Peter Schiff, CEO of Euro Pacific Capital, recently appeared on The Daily Show to argue against raising the minimum wage in the United States. As the interview progressed, he stated,
“If we eliminated the minimum wage laws then individuals would be free to accept jobs at whatever pay they’re able to get.”
Interviewer Samantha Bee followed with,
“Paint me a picture of a person whose work would be worth $2 an hour.”
“You know somebody who might be? Maybe somebody who is, uh, you know, what’s the politically correct word? Uh, you know, uh, for uh, you know, mentally retarded? I’m not going to say that we’re all created equal. You’re worth what you’re worth.”
Schiff’s remark resulted in some controversy, to say the least. The National Down Syndrome Society (NDSS) responded with the following,
“The National Down Syndrome Society does not agree with the sentiment that Mr. Peter Schiff used on the Daily Show last night. People with Down syndrome and other disabilities are achieving more than ever before and are leading productive lives by seeking meaningful and competitive employment. We invite Mr. Schiff to learn more about what people with Down syndrome are doing and how they are contributing in society. “
Schiff responded to the controversy with a blog post on his web site. He says,
“Of the more than four hours of taped discussion I conducted, the producers chose to only use about 75 seconds of my comments. Of those, the use of my words “mentally retarded” . . . has come to define the entire interview. Although I had no intention of offending anyone, I just couldn’t remember the politically correct term currently in use (it is “intellectually disabled”). . . By including those comments in the final package, “The Daily Show” proved that they did not care who they offended, as long as they could make me look bad in the process.”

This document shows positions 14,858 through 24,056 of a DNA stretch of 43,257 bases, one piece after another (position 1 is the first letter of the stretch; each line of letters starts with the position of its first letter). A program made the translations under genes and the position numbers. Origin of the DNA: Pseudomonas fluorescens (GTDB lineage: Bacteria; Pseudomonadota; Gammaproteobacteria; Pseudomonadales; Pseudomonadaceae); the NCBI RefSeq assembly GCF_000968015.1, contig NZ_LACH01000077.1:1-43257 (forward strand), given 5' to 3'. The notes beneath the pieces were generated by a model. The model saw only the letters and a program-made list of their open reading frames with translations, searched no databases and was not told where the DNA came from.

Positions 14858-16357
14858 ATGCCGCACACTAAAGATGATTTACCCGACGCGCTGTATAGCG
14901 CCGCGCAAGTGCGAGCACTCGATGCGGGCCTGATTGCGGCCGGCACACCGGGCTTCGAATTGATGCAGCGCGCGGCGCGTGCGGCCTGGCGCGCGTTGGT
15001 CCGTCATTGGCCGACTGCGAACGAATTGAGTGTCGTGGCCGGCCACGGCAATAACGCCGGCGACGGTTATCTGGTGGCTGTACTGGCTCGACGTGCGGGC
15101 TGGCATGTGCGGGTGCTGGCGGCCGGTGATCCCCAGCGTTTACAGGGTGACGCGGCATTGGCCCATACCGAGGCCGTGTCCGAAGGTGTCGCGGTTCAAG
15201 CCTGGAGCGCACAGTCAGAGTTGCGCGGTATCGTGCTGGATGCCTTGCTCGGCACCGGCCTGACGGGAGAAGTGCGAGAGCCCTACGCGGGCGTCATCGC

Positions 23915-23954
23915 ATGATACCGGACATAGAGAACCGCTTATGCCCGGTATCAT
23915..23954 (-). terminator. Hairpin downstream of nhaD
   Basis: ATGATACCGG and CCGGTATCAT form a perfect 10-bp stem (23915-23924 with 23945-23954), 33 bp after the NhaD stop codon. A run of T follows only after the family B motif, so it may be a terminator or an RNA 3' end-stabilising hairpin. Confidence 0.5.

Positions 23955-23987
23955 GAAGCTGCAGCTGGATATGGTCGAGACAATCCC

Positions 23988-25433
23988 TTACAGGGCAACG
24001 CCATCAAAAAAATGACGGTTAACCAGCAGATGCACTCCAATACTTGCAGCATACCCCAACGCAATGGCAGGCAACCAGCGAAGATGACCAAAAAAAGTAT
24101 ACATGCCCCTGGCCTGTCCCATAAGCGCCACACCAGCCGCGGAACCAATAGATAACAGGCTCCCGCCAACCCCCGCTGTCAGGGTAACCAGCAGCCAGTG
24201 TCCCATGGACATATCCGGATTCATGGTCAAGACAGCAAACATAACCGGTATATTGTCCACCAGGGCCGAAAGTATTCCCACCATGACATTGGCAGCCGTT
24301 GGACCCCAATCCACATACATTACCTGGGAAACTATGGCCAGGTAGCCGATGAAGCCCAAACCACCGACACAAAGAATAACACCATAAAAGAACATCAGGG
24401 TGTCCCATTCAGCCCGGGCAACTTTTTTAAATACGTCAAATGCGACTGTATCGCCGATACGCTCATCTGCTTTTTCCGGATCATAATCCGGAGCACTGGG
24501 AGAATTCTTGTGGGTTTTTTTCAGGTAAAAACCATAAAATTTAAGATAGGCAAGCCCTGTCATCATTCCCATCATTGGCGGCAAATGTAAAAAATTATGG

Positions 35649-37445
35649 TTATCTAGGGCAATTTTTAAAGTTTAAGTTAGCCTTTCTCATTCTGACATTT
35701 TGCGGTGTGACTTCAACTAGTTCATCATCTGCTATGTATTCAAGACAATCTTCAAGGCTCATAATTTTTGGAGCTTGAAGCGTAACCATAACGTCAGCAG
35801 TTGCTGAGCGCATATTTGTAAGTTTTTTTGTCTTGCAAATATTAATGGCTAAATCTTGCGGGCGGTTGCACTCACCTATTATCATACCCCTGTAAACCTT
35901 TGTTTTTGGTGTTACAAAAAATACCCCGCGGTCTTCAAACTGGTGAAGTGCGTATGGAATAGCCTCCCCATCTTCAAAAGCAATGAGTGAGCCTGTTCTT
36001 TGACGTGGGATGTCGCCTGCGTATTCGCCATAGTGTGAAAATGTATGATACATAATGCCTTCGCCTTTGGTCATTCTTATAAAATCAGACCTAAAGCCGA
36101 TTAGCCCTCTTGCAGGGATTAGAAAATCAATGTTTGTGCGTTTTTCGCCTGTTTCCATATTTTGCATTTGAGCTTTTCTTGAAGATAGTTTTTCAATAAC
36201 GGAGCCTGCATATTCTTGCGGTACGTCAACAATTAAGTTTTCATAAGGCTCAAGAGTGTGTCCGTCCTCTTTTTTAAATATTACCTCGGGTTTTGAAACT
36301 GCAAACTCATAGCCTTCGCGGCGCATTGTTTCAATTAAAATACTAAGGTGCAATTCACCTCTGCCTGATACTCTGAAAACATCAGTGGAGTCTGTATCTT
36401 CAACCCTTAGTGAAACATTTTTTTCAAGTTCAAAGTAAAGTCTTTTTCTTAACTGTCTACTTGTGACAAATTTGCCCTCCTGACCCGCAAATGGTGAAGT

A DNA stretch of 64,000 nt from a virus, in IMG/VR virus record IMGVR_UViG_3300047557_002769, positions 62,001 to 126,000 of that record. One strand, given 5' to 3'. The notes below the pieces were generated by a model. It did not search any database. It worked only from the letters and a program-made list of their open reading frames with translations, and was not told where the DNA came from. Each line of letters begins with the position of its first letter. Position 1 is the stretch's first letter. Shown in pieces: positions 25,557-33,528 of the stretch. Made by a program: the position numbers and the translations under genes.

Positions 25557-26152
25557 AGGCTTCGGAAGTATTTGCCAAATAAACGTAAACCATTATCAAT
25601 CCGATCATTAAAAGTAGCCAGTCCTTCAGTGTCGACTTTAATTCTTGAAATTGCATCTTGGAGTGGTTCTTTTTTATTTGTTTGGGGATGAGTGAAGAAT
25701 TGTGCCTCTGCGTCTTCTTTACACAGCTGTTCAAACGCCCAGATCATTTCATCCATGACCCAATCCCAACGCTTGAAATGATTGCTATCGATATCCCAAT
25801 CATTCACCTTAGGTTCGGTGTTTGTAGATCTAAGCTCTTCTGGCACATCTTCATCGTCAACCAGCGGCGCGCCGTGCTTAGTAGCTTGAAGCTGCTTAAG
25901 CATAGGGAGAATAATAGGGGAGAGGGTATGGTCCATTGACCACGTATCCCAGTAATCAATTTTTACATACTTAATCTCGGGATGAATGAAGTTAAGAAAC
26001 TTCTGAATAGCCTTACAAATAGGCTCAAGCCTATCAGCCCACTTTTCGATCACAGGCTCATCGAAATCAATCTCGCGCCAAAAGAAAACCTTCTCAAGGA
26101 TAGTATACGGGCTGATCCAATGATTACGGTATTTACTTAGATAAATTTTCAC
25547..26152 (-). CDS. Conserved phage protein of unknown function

Apparently, Mr. Schiff believes the controversy is about his use of the word “retarded.” While this word is generally understood to be pejorative, the true reason people are upset is the cavalier manner in which he suggested that individuals with disabilities are worth less than other people.
Schiff goes on to say,
“While saying nothing about any person’s value as an individual or a human being, it is undeniable that the intellectually disabled have, in general, fewer marketable skills than the general population.”
The Daily Show is known for it’s liberal slant, and as a satirical show, they do have a tendency to make particular individuals look foolish. However, for the many families across the world who are raising children with autism and other disabilities, it is disconcerting to hear words like these from a man who was born into a wealthy family, attended Beverly Hills High School, and is worth $70M.
With the rising rate of autism, and the large numbers of children who will be coming of age in the coming decade, it is more important than ever to support programs that offer people with disabilities the skills they will need to succeed.